Citation: Pollock L (2004) Talking Science. PLoS Biol 2(7): e210. doi:10.1371/journal.pbio.0020210
Published: July 13, 2004
Copyright: © 2004 Ludmila Pollock. This is an open-access article distributed under the terms of the Creative Commons Attribution License, which permits unrestricted use, distribution, and reproduction in any medium, provided the original work is properly cited.
Abbreviation: CSHL, Cold Spring Harbor Laboratory
“…where people do come with a sense that there's going to be openness. That there's going to be a great comfort with people standing up and challenging a particular perspective. That young people are welcome. That old codgers are welcome as well. This is sort of the idyllic way that science is supposed to happen. And Cold Spring Harbor [Laboratory] provides that opportunity.”
—Francis Collins, Cold Spring Harbor Laboratory Oral History Collection
Cold Spring Harbor Laboratory (CSHL) has played a significant role in the development of genetics, a role that began at the Laboratory in 1904, just a few years after the discovery of Mendel's work. In 1908, George Shull's development of hybrid corn (maize) shaped the future of modern agricultural genetics; 55 years ago, Barbara McClintock worked on maize cytogenetics and discovered “jumping genes”; and in 1977, Richard Roberts was a codiscoverer of “split genes.” Throughout the 1950s, the Phage Course at CSHL trained many of the leaders of the then new field of molecular genetics, and the Laboratory's courses continue to train young scientists.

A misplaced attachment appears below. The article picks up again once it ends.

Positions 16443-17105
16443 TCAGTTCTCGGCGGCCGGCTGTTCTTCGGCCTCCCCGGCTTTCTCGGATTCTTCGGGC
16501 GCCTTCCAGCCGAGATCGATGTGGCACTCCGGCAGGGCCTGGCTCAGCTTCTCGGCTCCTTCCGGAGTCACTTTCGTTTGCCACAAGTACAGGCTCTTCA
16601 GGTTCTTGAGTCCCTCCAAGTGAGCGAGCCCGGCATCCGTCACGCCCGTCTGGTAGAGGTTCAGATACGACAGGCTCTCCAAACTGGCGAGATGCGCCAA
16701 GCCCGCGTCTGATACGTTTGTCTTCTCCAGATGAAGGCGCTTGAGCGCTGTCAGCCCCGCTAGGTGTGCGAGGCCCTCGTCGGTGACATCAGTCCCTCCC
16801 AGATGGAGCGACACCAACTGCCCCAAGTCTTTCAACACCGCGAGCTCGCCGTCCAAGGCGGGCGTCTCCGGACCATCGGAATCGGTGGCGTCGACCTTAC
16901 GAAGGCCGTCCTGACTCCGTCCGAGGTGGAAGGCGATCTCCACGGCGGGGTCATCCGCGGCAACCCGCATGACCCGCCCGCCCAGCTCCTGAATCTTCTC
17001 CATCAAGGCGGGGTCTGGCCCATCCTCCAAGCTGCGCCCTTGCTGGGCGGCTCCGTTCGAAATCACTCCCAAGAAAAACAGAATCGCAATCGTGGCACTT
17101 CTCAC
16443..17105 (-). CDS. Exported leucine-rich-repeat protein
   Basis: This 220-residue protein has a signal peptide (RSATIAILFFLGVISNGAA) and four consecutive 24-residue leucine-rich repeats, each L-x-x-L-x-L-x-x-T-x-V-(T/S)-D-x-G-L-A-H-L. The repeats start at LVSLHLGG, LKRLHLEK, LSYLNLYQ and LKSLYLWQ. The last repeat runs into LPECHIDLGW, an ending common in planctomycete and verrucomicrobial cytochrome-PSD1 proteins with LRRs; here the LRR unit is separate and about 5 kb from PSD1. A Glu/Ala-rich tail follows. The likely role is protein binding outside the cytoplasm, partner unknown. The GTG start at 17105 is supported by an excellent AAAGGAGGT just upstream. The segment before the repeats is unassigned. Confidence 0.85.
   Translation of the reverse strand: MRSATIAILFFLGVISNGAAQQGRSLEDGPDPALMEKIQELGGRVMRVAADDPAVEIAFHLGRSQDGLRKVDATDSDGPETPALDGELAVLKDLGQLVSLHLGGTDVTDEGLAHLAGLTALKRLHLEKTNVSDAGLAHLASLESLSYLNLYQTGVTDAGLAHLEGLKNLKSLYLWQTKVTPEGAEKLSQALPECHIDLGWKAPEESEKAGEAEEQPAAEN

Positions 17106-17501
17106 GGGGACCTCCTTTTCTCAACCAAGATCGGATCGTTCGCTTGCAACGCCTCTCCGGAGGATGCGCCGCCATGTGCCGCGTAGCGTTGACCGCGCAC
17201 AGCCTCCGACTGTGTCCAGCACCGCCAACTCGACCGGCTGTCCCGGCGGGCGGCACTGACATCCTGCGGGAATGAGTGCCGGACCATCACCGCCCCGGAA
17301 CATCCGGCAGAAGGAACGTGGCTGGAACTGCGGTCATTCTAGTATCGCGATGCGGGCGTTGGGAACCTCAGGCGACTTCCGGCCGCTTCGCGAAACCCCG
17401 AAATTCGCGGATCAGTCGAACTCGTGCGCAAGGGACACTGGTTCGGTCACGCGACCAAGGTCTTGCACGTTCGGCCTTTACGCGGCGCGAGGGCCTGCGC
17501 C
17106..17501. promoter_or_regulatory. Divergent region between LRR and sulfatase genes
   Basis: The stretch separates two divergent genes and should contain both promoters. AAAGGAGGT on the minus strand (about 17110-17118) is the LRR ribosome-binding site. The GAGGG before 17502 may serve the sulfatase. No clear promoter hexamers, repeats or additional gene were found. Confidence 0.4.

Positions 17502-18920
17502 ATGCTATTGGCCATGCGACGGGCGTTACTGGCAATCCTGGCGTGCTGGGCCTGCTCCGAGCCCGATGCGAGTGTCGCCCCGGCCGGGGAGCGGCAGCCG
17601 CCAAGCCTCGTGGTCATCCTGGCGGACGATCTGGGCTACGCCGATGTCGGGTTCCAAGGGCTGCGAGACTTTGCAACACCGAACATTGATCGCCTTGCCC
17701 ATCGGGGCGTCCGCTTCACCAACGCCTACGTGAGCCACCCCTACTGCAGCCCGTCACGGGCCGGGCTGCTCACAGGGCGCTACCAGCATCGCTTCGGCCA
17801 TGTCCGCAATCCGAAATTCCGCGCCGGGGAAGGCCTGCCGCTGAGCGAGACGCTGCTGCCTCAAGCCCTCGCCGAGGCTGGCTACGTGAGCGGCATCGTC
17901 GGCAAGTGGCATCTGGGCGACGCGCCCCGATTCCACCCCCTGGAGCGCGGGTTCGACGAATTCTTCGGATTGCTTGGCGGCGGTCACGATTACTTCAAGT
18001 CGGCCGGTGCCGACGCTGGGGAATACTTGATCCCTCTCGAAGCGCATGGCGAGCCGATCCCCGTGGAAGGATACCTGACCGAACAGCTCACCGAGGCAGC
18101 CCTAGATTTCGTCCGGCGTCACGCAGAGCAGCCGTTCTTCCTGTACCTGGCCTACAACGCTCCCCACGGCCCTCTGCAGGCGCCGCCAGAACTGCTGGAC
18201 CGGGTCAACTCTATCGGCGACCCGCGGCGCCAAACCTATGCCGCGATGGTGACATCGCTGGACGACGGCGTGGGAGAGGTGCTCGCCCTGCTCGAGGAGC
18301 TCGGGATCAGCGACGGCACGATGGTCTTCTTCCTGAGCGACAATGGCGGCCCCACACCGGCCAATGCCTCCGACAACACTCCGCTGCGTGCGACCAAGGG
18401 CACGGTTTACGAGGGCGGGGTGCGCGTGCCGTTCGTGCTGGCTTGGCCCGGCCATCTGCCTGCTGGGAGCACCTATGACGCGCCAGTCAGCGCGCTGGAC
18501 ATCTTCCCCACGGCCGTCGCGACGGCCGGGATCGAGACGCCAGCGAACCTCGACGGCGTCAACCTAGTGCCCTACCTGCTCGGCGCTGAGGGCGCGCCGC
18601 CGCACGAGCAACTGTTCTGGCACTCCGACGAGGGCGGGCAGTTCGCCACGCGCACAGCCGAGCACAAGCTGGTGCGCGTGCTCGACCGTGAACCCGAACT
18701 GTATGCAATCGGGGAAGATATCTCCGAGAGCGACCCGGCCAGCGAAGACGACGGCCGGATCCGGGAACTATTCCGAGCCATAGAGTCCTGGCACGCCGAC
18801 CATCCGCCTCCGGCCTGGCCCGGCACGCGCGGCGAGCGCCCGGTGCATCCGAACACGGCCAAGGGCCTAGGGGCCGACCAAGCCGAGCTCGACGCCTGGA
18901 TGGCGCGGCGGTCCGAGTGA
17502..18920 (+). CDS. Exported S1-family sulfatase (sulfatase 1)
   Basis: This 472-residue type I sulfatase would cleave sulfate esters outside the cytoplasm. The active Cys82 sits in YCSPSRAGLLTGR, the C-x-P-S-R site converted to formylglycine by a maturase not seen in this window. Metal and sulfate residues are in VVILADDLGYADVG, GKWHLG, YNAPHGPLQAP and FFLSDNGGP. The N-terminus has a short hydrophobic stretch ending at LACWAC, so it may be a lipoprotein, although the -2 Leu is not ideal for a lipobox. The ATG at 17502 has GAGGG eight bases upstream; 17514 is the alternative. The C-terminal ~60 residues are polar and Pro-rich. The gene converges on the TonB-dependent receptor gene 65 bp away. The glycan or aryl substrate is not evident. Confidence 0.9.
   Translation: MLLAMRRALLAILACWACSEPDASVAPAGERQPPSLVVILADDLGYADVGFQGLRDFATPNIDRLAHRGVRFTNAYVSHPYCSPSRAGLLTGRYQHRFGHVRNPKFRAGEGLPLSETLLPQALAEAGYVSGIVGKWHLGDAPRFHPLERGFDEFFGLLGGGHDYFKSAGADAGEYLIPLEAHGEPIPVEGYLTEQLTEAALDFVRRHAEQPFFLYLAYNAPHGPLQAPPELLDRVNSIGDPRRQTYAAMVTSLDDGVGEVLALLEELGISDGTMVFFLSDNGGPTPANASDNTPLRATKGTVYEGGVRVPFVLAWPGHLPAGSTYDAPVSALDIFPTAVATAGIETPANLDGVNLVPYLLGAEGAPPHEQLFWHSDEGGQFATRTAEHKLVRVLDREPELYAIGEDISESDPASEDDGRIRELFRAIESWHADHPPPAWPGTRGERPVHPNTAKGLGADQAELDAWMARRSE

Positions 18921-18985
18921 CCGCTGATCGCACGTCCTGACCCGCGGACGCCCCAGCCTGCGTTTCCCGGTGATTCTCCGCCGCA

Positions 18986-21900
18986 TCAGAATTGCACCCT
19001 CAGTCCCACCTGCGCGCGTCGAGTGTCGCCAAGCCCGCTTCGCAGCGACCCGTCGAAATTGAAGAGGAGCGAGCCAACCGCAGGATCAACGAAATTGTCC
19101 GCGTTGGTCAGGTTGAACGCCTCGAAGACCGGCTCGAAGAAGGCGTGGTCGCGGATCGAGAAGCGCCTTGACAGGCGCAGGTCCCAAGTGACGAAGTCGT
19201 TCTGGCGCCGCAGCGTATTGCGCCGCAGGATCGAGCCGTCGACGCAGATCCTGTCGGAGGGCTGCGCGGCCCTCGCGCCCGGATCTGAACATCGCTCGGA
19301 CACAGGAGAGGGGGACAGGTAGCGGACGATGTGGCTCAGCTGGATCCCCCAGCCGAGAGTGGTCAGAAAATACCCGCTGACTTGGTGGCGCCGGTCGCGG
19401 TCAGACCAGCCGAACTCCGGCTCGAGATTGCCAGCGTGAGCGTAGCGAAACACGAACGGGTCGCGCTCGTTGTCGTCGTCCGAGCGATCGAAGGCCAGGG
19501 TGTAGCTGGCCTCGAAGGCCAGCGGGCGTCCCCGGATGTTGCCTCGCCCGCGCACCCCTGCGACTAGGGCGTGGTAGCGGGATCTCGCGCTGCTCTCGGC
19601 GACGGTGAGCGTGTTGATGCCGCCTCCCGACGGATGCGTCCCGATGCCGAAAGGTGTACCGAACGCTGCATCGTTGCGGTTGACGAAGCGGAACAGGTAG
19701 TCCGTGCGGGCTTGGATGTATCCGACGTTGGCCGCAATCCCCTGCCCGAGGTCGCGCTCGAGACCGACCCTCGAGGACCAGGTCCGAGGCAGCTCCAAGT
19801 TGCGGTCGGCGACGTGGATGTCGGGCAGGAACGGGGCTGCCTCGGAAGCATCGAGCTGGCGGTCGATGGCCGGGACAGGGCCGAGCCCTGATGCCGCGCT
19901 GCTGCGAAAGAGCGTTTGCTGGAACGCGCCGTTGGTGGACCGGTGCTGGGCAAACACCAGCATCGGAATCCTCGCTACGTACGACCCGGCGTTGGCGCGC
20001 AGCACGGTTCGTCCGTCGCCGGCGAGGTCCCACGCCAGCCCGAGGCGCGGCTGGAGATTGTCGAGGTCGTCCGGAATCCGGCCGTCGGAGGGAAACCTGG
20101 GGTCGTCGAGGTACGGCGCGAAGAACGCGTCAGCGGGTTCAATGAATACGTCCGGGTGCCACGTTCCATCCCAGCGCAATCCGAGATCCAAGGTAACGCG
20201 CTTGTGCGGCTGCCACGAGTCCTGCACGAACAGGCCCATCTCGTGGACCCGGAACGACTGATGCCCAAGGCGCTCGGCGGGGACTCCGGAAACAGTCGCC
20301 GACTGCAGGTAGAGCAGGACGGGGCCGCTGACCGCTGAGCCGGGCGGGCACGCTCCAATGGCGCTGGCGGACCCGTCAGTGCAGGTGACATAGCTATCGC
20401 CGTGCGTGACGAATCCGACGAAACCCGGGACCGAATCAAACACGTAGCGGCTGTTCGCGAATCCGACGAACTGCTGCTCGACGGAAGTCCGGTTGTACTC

CSHL Archives is a unique repository of rare books, manuscripts, photos, and scientific reprints that document the institution's significant contributions to molecular genetics research over the past 100 years. In 2000, the Archives received James Watson's personal collection of original materials, including manuscripts, correspondence, photographs, lab notes, lectures, memorabilia and reprints, for processing and preservation. This is an invaluable documentary resource for the history of molecular biology. While organizing over 60 years of Watson's correspondence, we realized that many of his correspondents have passed through CSHL as researchers, participants in the laboratory's leading scientific meetings, or instructors of our courses. We decided to talk to these scientists and record their commentaries, stories, and personal memories. These oral history interviews will enhance our collection by adding the voices of participants in significant scientific events.
The project began in 2000. In 2002, we received a grant from the Gladys Brook Foundation that enabled us to purchase state-of-the-art recording and editing equipment for carrying out this project, and created a web site exhibiting taped conversations. During the last three years, we have interviewed over 80 scientists from several generations working in different fields of molecular biology and genetics, and have developed a video collection at CSHL's Carnegie Library. (A customized DVD of this collection is available.)